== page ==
The official start of the holiday season has always seemed a bit surreal to me. All those bright lights and obnoxious window displays, compelling you into a festive spirit. Giant inflatable snow-globes perched in front lawns, and small molded plastic santa sleighs (complete with the Rudolph leading the way) on rooftops while outside the sky is blue and the temperature hovers in the low 60's. Fake frost is sprayed on windows in an attempt to make LA seem more traditionally christmasy, even though the first xmas (if one is to believe the Bible) took place in a small, desert village near the sea. Seems if accuracy is important, the folks back east and up north would spray fake sand on their windows, and have giant, inflatable palm trees stuck on their lawns.
The leftover thanksgiving turkey is about finished (and what is left will probably go to the dogs tonight), and the malaise of a 4-day weekend again returns to the mundanity of a 5-day work week. Shopping for xmas gifts now looms as a threat about to be made carried out, and I still have to conjure up and create our xmas cards.
It’s finally time to wear a long-sleeve shirt, and my friends are talking about college football bowl match-ups.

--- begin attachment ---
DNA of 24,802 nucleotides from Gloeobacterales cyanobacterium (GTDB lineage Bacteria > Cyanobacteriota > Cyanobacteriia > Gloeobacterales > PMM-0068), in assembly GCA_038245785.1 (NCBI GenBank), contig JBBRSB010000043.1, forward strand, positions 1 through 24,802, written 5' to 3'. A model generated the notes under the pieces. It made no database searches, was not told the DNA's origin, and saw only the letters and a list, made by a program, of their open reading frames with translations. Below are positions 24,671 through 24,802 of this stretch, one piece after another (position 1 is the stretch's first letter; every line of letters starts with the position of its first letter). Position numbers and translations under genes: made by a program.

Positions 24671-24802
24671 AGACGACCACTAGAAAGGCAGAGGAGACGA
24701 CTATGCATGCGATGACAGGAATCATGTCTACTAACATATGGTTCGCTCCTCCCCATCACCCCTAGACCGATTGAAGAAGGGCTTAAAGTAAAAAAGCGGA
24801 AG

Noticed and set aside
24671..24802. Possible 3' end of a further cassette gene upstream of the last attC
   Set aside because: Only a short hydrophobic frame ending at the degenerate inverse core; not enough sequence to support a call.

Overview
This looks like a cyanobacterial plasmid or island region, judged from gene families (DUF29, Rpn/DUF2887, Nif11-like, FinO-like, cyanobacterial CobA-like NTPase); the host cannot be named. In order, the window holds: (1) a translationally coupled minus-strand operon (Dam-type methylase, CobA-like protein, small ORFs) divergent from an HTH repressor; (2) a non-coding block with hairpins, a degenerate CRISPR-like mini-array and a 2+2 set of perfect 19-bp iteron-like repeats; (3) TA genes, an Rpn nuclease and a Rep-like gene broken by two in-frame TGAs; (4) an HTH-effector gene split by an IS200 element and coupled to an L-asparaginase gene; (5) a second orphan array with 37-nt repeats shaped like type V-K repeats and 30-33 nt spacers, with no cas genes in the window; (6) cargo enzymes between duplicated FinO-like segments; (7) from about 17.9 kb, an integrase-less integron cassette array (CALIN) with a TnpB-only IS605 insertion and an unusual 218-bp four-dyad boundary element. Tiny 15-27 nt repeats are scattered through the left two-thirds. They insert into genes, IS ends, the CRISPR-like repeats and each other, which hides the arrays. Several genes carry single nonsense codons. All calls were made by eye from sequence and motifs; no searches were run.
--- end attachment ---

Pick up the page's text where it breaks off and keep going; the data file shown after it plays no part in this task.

This time of year has always made me a bit unsteady, as if some odd, omnipotent prankster was fucking with me just to see how I’d react to a lateral shift in normality. That feeling is tweaked even more this year, as an “uncle” of mine passed away last week. I use scare quotes because although he was not directly related to me (he was my mom’s sister’s husband’s sister’s husband), he was a fixture in my youth, and in the old country even indirect relationships are considered family.
The news wasn’t totally unexpected, as he was getting along in years, and was recently suffering from declining health. However, even if he were on total life support for a month, his passing would still have packed a pretty good wallop. I mean, no matter how prepared you think you are, a hard punch to the breadbasket is still pretty intense.
This is that odd limbo: the time between the death and the funeral, which adds even more surreality to an already disconcertingly unbalanced season. The funeral is when people get to say their final goodbyes and get closure. It makes the death both real and final. The priest mumbles, the family weeps, the coffin is lowered, and the ceremony is complete. This time, between the two events, is like an emotional version of Schroedinger’s box.
In the mean time, I keep going as always. I get frustrated at the traffic. I play with my dogs. I dread the thought of buying gifts. I try hard not to over-spice the marinara sauce. I silently mock the ignorance and arrogance of the geeks in the marketing department. But it’s all done in a bit more of a fog than is usual.
No wonder I like the summer more.